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Oddjob is clearly far superior in strength and unarmed combat skills to Bond in both film and novel, and therefore is finally killed by a blend of pure good luck and personal cunning on Bond's part.
The character of Oddjob, from his unusual appearance, manners, strength and method of killing, forms the archetype for many henchmen of the Bond film series, including Tee Hee, Jaws, Gobinda, Stamper, Zao and Mr. Hinx.
Oddjob acts as Goldfinger's personal chauffeur, bodyguard, henchman and golf caddy in the film.
Oddjob enters Bond's hotel suite, knocks out James Bond and kills Jill Masterson by covering her in gold paint.
During Golfinger's game of golf with James Bond, Oddjob assists Goldfinger as his caddie as well as helping him cheating. When Bond later tricks Goldfinger, the latter orders Oddjob to give him a demonstration of his strength. Oddjob then uses his steel-rimmed hat to sever the head of a nearby marble statue. When Bond won the golf game, Oddjob crushed a golf ball with his strength.
While Bond and Tilly Masterson sneak around Goldfinger's facility at night, Oddjob used his hat to kill Masterson in the forest, then briefly captures Bond. The agent escaped but is then captured again after a car chase through the compound.
Later, Oddjob kills Mr. Solo after the latter refuses to be a part of Goldfinger's scheme to attack Fort Knox. He then drives the car containing the corpse to a junkyard and presses it into a cube, destroying any evidence.
At the battle at Fort Knox, Goldfinger locks Bond, Oddjob and Kisch in the gold vault with an atomic bomb from China. Kisch tries to disarm the bomb but Oddjob tosses him to his death, ensuring that Goldfinger's plan succeeds.A brutal fight erupts between the two: Oddjob throws his hat, but Bond ducks and it misses. However, even without the hat Oddjob proves to be incredibly powerful and almost unstoppable: he takes a gold brick to the chest, and it just bounces off him without even irritating him, and he even endures a block of wood to the face twice without a single expression except for a calm smile.He also uses his superhuman strength as well, throwing Bond about the room several times. Bond and Oddjob fight a deadly battle and Bond eventually gets hold of Oddjob's hat - this is the only time Oddjob shows anything close to fear - and throws it, but Oddjob calmly ducks and it wedges between two bars. Oddjob goes to retrieve it but, when he puts his hand on the steel rim of the hat, Bond grabs a sparking wire severed by the hat earlier on and thrusts the open end onto the bars. The electric current transfers to the bars and then to the metal in the hat's rim, which electrocutes Oddjob.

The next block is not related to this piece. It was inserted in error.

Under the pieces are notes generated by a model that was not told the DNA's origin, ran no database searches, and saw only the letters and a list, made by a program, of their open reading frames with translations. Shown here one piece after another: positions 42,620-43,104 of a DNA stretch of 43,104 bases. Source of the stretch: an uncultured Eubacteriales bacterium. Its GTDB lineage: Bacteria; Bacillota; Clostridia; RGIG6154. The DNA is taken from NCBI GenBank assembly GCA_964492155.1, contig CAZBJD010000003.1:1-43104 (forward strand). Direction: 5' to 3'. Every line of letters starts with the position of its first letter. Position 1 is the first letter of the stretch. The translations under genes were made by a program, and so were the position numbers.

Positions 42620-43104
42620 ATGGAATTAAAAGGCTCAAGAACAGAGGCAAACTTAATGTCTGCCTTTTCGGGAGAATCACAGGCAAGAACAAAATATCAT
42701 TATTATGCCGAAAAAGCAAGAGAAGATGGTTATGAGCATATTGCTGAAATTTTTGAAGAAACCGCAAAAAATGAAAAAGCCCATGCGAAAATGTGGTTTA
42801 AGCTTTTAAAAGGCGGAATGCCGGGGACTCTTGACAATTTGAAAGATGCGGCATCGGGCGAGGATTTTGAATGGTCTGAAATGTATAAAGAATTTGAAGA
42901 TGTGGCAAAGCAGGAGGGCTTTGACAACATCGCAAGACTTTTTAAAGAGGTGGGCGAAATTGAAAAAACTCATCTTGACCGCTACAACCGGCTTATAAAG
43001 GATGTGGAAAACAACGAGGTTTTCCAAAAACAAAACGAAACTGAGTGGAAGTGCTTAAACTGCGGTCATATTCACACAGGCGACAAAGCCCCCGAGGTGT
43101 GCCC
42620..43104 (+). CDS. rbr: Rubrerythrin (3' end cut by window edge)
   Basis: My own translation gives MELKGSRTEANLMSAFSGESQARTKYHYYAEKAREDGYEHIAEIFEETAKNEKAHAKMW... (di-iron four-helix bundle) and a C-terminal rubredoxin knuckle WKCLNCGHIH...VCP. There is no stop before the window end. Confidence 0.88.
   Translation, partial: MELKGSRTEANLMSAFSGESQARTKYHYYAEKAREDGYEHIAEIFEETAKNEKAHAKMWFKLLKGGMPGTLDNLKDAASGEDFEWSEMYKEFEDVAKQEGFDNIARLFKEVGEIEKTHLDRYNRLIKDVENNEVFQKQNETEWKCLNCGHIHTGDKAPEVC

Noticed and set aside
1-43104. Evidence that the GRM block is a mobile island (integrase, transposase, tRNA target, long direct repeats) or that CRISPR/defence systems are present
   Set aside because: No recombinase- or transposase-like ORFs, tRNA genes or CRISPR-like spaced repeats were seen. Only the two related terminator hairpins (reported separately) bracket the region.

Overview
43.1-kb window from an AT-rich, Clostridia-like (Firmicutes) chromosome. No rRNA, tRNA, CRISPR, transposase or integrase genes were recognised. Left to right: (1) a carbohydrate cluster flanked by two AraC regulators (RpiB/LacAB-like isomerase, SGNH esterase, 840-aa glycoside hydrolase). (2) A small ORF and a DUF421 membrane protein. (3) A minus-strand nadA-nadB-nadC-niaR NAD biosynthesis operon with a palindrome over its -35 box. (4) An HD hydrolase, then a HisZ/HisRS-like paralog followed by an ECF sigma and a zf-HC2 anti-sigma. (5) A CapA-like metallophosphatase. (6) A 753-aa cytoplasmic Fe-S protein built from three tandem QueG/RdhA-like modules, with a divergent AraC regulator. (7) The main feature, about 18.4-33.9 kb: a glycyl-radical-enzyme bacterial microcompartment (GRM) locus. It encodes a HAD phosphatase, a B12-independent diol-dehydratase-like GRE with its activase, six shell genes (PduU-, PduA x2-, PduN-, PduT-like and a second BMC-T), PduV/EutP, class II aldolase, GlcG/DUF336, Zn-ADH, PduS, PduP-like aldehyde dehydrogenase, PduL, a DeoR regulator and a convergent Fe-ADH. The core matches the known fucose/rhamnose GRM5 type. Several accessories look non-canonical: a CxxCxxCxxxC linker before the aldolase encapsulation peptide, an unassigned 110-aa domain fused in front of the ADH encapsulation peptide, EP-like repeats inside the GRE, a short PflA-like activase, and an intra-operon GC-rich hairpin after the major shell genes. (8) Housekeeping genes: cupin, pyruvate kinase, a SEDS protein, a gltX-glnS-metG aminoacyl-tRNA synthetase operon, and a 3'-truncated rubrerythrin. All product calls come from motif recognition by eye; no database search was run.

Testament to the character's popularity, Oddjob has frequently made appearances in James Bond video games as an adversary or a playable multiplayer character. In James Bond: The Duel for the Sega Genesis/Megadrive, Oddjob (or rather, a clone of Oddjob) makes an appearance as a boss character in the villain's volcanic base (Stage 4). As with the film character, he uses his hat as a weapon.
In the Game Boy game James Bond 007, Oddjob appears multiple times as a henchman for the game's main villain, General Golgov. The first time is when Bond encounters Oddjob at his hotel room in Maccarech. The two fight, and Bond is defeated and left stranded in a desert. Later on, Bond trails Oddjob to Tibet, only to be captured. Bond escapes confinement and obtains a shield to protect him from Oddjob's hats, which he uses to deflect back at him. Notably, in this game Oddjob actually speaks.In GoldenEye: Rogue Agent, Oddjob is a henchman of Goldfinger, and initially a companion of the game's protagonist GoldenEye. He is killed after he betrays and attacks GoldenEye. In the insuing battle he is thrown over a rail into a pit inside the Hoover Dam.
Oddjob has also appeared in a number of games as a playable multiplayer character (in the likeness of Harold Sakata). He was notable in GoldenEye (Nintendo N64) for being the shortest playable character (and thus hardest to hit) and became one of the more popular selections by players. This led to the classic "No Oddjob" rule, where the phrase must be spoken before Oddjob is chosen as a character. In the game 007: Nightfire, he can use his hat as a unique throwing weapon that returns after 30 seconds. Oddjob is also a playable multiplayer character in GoldenEye 007, the 2010 remake of 1995's GoldenEye for the Nintendo N64. In the game, he possess 2 hats in place of grenades. Once the hats are thrown Oddjob cannot retrieve them, but if they strike an enemy they are an instant kill.